As I have been out and about, I have seen and heard some fantastic Number Talks occurring at all grade levels. Thank you to those of you who are daring greatly in your classrooms and giving your students opportunities to think out loud!
If you are a high school teacher and are trying to figure out a topic for a Number Talk in your classroom, Squares Upon Squares might be one to try. Sometimes a pattern problem is a great segue into the more traditional Number Talk.
Maybe you aren’t ready to use this problem as a Number Talk; perhaps use it as a Rich Math Task instead and watch where this takes your students. Just in case you are wondering what a Rich Math Task is, I thought I’d include a few ideas from people far smarter than me, the folks from NRICH.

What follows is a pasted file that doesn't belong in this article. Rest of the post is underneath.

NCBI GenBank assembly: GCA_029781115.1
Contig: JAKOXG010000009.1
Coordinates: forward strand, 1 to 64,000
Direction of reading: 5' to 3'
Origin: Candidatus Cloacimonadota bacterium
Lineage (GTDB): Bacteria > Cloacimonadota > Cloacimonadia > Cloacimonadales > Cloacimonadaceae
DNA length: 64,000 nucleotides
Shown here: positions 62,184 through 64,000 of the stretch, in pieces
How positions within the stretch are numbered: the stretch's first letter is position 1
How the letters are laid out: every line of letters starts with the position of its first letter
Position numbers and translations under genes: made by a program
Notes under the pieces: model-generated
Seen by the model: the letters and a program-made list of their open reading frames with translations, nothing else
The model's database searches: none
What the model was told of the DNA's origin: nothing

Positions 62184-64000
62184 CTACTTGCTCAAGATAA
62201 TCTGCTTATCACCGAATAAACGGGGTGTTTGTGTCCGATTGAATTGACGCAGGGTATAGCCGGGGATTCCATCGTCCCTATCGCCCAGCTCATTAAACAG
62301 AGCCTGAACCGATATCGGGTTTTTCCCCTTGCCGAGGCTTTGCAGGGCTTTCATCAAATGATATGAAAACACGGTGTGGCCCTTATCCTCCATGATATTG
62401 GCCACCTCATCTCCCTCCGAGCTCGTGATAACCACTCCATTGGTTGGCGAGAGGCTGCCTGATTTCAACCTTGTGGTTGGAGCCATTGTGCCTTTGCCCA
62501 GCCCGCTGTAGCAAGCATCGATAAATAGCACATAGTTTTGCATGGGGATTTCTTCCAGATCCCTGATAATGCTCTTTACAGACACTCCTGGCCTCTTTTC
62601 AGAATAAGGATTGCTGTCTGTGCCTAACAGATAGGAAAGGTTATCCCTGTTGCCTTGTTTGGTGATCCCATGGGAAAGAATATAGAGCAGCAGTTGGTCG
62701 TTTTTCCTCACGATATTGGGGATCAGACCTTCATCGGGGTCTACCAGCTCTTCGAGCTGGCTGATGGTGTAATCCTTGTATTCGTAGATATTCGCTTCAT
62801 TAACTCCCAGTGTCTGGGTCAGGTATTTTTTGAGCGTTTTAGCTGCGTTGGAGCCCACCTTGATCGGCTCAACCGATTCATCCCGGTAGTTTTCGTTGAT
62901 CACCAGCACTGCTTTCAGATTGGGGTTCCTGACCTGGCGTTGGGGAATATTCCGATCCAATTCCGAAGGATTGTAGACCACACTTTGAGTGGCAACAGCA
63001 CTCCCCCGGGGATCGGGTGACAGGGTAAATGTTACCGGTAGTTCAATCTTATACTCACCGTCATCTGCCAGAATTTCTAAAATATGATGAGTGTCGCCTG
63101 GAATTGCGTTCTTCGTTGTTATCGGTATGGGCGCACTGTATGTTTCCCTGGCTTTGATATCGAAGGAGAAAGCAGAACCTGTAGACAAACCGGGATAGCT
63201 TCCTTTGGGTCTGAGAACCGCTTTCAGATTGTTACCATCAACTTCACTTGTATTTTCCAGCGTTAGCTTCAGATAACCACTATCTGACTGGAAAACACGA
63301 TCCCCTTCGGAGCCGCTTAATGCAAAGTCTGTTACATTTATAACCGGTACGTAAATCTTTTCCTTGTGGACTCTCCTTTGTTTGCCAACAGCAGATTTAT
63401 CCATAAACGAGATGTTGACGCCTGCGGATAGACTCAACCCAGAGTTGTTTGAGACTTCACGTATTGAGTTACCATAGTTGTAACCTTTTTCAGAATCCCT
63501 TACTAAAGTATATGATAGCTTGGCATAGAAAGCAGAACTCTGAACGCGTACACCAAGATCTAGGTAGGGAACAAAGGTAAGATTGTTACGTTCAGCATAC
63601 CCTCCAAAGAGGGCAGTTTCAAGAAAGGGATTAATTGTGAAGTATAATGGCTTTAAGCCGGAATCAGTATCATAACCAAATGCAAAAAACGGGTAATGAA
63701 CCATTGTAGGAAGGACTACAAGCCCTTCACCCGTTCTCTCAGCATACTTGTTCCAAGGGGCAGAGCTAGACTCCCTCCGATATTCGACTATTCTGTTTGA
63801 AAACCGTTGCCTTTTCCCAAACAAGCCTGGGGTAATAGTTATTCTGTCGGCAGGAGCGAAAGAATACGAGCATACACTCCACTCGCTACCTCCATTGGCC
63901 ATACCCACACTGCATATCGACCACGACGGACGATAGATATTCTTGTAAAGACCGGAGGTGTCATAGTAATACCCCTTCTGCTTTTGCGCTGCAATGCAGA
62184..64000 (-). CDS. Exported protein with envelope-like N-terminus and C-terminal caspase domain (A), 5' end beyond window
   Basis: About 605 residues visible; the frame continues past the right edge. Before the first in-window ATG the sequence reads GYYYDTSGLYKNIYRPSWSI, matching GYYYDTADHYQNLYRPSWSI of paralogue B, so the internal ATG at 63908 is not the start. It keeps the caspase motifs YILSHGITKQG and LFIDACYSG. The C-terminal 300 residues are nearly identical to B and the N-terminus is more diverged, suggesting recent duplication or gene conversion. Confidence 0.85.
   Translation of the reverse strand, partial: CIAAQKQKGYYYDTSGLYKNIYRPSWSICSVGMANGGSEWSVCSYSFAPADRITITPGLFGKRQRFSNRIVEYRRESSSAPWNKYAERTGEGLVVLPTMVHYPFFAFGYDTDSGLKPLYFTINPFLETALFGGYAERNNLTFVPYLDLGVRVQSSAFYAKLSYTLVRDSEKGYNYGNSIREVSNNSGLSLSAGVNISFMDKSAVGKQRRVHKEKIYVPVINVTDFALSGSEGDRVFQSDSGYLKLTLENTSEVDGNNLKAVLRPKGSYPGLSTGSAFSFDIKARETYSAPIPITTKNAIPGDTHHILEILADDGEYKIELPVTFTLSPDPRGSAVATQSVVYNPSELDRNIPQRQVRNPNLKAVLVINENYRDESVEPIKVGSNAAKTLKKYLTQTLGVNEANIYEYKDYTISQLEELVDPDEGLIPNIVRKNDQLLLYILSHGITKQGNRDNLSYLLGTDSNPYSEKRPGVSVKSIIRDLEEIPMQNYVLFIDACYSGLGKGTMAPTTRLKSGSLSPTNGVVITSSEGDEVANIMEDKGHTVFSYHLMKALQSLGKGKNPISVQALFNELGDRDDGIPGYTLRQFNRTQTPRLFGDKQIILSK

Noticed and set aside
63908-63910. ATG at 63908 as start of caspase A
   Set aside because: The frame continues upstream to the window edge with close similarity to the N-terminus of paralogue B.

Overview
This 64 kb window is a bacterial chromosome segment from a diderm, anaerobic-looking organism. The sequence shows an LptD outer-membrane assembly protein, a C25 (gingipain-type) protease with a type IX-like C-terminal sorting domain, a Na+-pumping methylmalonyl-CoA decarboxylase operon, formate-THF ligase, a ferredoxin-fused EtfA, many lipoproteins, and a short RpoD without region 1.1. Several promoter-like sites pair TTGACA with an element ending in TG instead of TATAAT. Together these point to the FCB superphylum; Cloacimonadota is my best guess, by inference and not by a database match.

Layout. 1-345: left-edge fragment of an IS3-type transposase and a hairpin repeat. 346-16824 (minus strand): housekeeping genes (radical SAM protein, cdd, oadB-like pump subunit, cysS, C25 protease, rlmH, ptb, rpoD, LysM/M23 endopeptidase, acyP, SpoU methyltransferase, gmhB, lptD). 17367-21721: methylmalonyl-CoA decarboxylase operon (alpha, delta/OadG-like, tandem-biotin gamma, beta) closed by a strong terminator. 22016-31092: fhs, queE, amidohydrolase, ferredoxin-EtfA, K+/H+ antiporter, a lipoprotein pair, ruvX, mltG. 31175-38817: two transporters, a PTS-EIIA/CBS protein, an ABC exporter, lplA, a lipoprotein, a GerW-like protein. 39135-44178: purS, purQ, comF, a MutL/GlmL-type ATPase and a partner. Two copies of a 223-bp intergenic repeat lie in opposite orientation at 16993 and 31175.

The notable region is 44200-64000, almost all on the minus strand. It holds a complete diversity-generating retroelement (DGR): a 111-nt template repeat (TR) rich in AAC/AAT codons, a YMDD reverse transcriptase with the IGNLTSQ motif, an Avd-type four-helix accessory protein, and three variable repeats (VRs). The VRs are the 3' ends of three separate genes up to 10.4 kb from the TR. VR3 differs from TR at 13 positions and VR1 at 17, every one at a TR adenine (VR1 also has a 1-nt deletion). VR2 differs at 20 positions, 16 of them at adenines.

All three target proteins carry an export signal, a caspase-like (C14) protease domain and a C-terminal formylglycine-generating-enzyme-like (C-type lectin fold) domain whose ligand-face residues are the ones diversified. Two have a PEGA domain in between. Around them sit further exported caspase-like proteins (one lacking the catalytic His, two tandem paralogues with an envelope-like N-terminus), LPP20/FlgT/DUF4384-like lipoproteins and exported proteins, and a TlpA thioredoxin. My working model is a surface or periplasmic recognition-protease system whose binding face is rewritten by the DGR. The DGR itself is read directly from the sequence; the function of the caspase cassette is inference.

- It is easy to get started but also has the potential to be taken to high levels of mathematics (what NRICH terms ‘low threshold, high ceiling‘)
- It has more than one answer
- It is ‘open-ended’, in the sense that although there are some answers, you can go on asking, and pursuing, your own questions
- The way to go about solving the problem is not immediately obvious
- It can be approached in many different ways
- It requires you to use a range of knowledge and skills
- It leads to generalizations
- It is non-threatening (perhaps linked to the fact everyone can begin to have a go)